associated with longer WASO. There was an associa-
tion between duration of PTA and sleep efficiency
(r ? ?0.49, n ? 23, p ? 0.017). No association
between duration of PTA and PSQI was found (r ?
?0.27, n ? 22, p ? 0.05).
Association between anxiety and depression and polysomno-
graphic sleep measures. Group differences in polysomno-
graphic measures that reached or approached significance
sion scores (analysis of covariance), with ? set at a more
After controlling for anxiety score, the TBI group
continued to show longer WASO (F1,42? 9.31, p ?
0.004) and lower sleep efficiency (F1,42? 7.37, p ?
0.01). When depression score was included as a
covariate, there was no group difference in WASO or
sleep efficiency (F1,42? 4.40, p ? 0.042; F1,42?
2.49, p ? 0.12). Depression score was associated
with WASO (r ? 0.338, n ? 45, p ? 0.023), with
depression score accounting for 6.5% of the variance
in WASO, but was not associated with sleep effi-
ciency (p ? 0.01).
The TBI group was found to have higher levels of
SWS after controlling for anxiety score (F1,42?
7.67, p ? 0.008) and depression score (F1,42? 6.90,
p ? 0.012). In contrast, no group difference in REM
sleep was found after controlling for anxiety or de-
pression scores (p ? 0.01).
Melatonin production and sleep measures, mood
symptoms. Melatonin level (AUC) was not associated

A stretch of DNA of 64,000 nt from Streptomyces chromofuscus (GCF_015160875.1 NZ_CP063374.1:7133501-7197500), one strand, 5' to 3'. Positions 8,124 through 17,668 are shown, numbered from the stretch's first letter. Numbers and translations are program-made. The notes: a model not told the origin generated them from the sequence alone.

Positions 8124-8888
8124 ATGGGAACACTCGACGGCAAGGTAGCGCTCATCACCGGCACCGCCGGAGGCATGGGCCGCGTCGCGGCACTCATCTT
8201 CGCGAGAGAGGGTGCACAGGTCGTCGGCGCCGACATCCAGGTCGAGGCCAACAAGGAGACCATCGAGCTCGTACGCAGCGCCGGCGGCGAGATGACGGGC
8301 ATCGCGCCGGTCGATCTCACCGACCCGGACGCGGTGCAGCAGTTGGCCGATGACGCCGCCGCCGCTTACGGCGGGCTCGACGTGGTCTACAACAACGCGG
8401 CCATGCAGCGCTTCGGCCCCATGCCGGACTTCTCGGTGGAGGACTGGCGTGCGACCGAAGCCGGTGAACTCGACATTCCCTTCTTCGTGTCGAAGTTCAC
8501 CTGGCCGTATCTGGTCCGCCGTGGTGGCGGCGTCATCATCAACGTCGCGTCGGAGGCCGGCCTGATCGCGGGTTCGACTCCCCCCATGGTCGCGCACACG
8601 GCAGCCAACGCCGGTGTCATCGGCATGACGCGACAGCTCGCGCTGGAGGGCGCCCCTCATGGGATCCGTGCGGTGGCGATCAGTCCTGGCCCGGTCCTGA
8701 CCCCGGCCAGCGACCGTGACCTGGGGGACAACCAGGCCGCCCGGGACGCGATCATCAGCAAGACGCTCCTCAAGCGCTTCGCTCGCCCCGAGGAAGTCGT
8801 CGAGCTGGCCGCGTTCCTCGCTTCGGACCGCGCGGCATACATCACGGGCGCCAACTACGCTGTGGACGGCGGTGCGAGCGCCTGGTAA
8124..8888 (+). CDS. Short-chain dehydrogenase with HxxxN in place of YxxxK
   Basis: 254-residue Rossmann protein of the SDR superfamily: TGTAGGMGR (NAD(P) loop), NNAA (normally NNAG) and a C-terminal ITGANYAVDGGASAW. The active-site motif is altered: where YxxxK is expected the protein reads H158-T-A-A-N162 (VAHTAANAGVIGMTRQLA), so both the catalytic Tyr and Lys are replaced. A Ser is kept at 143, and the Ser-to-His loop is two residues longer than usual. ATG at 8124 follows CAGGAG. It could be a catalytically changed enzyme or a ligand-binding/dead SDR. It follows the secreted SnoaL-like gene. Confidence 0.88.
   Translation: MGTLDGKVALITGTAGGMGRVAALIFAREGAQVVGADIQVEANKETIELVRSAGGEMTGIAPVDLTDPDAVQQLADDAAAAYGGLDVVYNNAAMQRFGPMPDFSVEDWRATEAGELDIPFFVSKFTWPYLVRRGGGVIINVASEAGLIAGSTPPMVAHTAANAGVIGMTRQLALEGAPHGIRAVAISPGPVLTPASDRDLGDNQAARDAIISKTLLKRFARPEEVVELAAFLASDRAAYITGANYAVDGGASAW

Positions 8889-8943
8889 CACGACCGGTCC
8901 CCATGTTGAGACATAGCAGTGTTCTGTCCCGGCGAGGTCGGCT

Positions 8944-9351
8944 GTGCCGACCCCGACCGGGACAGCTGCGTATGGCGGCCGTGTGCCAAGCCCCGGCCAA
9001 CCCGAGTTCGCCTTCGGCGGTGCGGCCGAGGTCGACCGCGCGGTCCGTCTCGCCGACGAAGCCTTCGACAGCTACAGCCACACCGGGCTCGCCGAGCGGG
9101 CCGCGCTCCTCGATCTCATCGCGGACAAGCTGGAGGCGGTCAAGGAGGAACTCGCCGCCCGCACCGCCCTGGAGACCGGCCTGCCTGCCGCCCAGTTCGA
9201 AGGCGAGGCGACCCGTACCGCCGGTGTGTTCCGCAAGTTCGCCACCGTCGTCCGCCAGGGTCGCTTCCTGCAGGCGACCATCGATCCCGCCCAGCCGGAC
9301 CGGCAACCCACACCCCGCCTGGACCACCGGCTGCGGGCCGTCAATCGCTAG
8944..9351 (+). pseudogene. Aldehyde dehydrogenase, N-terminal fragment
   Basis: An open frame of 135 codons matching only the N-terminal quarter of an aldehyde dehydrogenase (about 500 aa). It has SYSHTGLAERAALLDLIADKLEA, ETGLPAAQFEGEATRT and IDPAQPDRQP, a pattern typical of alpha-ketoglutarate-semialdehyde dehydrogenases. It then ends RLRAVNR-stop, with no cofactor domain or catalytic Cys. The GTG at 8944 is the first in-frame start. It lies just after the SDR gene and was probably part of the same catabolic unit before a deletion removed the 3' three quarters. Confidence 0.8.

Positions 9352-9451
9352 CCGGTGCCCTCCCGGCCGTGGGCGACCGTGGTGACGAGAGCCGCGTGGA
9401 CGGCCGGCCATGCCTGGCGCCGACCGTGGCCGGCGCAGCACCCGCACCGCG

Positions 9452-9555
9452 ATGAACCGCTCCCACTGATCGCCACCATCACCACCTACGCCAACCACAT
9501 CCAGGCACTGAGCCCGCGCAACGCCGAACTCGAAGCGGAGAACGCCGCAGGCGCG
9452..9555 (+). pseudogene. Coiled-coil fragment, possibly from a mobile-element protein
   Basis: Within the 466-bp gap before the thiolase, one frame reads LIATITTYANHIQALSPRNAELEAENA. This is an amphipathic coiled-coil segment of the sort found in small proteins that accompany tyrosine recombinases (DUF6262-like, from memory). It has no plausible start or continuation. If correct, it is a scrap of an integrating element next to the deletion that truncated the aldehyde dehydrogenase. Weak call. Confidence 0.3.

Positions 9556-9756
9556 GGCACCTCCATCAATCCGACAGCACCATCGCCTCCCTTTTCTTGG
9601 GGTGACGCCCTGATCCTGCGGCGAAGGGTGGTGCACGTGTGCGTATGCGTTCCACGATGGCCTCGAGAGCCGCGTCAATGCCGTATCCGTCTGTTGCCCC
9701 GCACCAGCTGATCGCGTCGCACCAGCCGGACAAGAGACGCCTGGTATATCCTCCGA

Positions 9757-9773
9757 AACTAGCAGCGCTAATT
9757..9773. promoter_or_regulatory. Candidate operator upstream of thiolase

with sleep efficiency or WASO, nor was it associated
Figure Melatonin levels for traumatic brain injury (TBI) and control groups
Mean (?SE) salivary melatonin levels were calculated for patients with TBI and controls
every half hour during the sampling period (18:00 hours to 00:30 hours). The control group
had higher melatonin output across the sampling period than the TBI group (p ? 0.031).
mean ? SD
mean ? SD
9.2 ? 5.0a
4.3 ? 2.0
52.0 ? 13.0 54.3 ? 10.2
7.1 ? 4.15.1 ? 2.8
10.1 ? 6.2a
4.5 ? 3.2
7.0 ? 4.4a
2.3 ? 1.8
Abbreviations: ESS ? Epworth Sleepiness Scale; HADS ?
Hospital Anxiety and Depression Scale; MEQ ? Morningness-
Eveningness Questionnaire; PSQI ? Pittsburgh Sleep Quality
aGroup differences, p ? 0.001.
Neurology 74May 25, 2010
with anxiety or depression scores (p ? 0.05). Mela-
tonin level was associated with REM sleep (r ? 0.35,
n ? 45, p ? 0.017), accounting for 12% of the vari-
ance. Likewise, there was an association between
melatonin level and NREM stage 2 sleep (r ?
?0.32, n ? 25, p ? 0.03).
DISCUSSION TBI was associated with significant
self-reported and objective sleep disturbance in pa-
tients who were on average 14 months postinjury.
Specifically, patients with TBI reported lower sleep
quality, and were shown to have lower sleep effi-
ciency and increased WASO. These findings are con-
sistent with previous reports of sleep disturbance in
individuals with TBI.8-11Patients with TBI were also
found to have significantly elevated levels of depres-
sion and anxiety symptoms, consistent with previous